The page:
When I wrap up my Young Leaders Forum 2007, and the extension trip in Suzhou, Tongli, and Shanghai, I could not help thinking about an important question about the future of China: Are we, as a nation, afraid of grace and beauty?
Here is why I asked this question.
The Beauty of Ancient China
Yong Leaders Forum is a small group of young leaders from all the fields in U.S, and China. It is on two year term that we meet in China (odd years), and America (even years) to discuss U.S. and China relationships and other important things. I am among the 6 representatives from China this year.
The extension trip was as interesting as the main sessions. Since this is in my own country, and I tried to bring my American friends to places I love – like the mid-night tour of Tongli. Many people, especially Ashish, were amazed by the beauty of the water town. It happened again in the Humble Administrator’s Garden in Suzhou.
I am also overwhelmed (again) by the scene of old China. I started to ask the question: Why beautiful things only happens in ancient China? Where are the beautiful places we built recently? Why many building in the recent 50 years are ugly or lack-of-repair?
Suzhou Museum and Guiling Garden
Two places changed my mind. The first is Suzhou Museum. I talked about this place in another blog entry. It is a break-through. I can tell, at least, it costs lot of time to design and construct it. It is beautiful, and expensive.
The other is Guilin Garden.
Thanks for Alex Liu, YLF Fellow 2007, we had dinner in Guilin Garden. That garden was originally the private garden of Huang Jin Rong, and was turned to a public garden. A private equity investor acquired this garden and renovated it and turned it into a very nice restaurant. I was impressed how beautiful an ancient garden can be turned to a great wonder. The new owner brings life back to the gardens. All rooms are lit up, decorated with curtains and paintings. I don’t have pictures, but it gave me the impression that 1930 is back, or 1600 is back to life. The waitresses were trained for 3 months, and they also showed the best of Chinese culture – beautiful, grace, polite, and many characters I only experienced in old novels. Of cause, this does not come without cost. The renovation project costs several million USD. If you look at the history of this garden, the private beautiful garden to bad maintained public park to a decent private garden in the last 100 years seem to be a big circle that it returned to its original starting point.
Whether we should pursuit the luxury like this or not
I may be too quick or too generalized to say that people in China are afraid of beautiful things. This is obviously wrong. Look at the beautiful furnitures, calligraphy, gardens, silk, and millions of great things we created in the past. China is so beautiful (although it takes time for us to re-discover it).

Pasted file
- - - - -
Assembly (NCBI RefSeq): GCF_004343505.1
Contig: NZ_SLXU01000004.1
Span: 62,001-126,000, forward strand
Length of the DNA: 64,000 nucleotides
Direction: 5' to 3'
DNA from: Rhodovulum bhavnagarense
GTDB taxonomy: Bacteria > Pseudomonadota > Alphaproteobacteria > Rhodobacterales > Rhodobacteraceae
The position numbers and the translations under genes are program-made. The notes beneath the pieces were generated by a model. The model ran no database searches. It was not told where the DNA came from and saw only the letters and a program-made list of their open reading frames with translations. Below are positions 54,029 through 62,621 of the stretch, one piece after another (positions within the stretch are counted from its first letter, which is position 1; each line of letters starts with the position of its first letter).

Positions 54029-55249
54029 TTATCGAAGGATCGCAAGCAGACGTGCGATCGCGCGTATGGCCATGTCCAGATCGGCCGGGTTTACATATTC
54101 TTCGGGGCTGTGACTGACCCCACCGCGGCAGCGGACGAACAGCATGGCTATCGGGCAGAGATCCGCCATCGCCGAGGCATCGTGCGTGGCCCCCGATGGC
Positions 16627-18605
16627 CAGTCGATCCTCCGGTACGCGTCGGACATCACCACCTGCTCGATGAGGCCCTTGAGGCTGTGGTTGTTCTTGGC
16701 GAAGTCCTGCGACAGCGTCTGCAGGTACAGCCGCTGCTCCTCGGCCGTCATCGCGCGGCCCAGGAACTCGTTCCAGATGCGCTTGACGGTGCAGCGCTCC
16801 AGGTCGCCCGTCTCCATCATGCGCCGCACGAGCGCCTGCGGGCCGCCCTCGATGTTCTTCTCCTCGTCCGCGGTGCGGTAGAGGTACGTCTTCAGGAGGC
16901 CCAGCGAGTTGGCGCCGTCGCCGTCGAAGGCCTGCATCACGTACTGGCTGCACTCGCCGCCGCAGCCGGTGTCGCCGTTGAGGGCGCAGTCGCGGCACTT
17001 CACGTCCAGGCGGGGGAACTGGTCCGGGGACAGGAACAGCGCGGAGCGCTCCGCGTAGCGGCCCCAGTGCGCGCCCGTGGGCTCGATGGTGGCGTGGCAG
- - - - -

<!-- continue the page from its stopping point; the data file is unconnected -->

However, nowadays, people still didn’t recover from the lack of (material) resources in the 20th century. People hate luxury things (there are national wide propagandas against being luxurious). The famous saying for socks and cloths are: “New for three years; old for three years; patched and fixed, they last for another three years”. It seems to wear the same socks for 9 years is the virtue of Chinese people. So people face the moral conflict between being grace and beautiful, and saving money.
However, the reality is, much big portion of beauty comes at higher cost than those ugly one. When we have more and more resources, how should we choose? That is a question new generation of people in China has to answer.
This reminds me of something J.F.Kennedy said. It was carved on the wall of the John F. Kennedy Center for the Performing Arts. I happened to took a picture of that wall:
Photograph by Jian Shuo Wang. © 2004. Taken at the south wall of J.F.Kennedy Center for Performing Art.
The first sentence reads:
I look forward to an America which will not be afraid of grace and beauty. — J.F.Kennedy
At the first sight, I felt puzzled. Is there anyone who is afraid of beauty? There are!
We are in a hurry, that we don’t dare to slow down to spend the time to really appreciate the beauty of our life.
We are afraid to put time and effort to make our living environment more beautiful, and healthy.
We are afraid that spending time with fine art is too luxurious.
We are afraid something is too beautiful that may be treated as outrageous.
When we talk about how many hours workers spent to create an ancient garden, we often said it in a negative way – “look at how luxurious the bad guys are!” However, we ignored the fact that really beautiful thing does take time. So the market is full of craps that a worker created in one hour, and very rare can we see some decent art work.
This brings us to the next sentence carved on the wall by J.F.Kennedy:
I am certain after the dust of centuries has passed over our cities, we, too, will be remembered not for the victories or defeats, in battle or in politics, but for our contribution to the human spirit。 — J.F.Kennedy
It was a snowing winter in Washing D.C. Wendy and I just stepped out of the theater after watching the musical of The Thoroughly Modern Millie. At that time, we were touched by the words. He is absolutely right.
A Chinese, which is not afraid afraid of grace and beauty
I believe when people in China end the centuries of hunger, and war, we get back to the original track to pursue happiness, grace, beauty, and all kinds of great things, just as our ancestor did in the last few thousands years.
People in China were not afraid, and will not afraid of grace and beauty.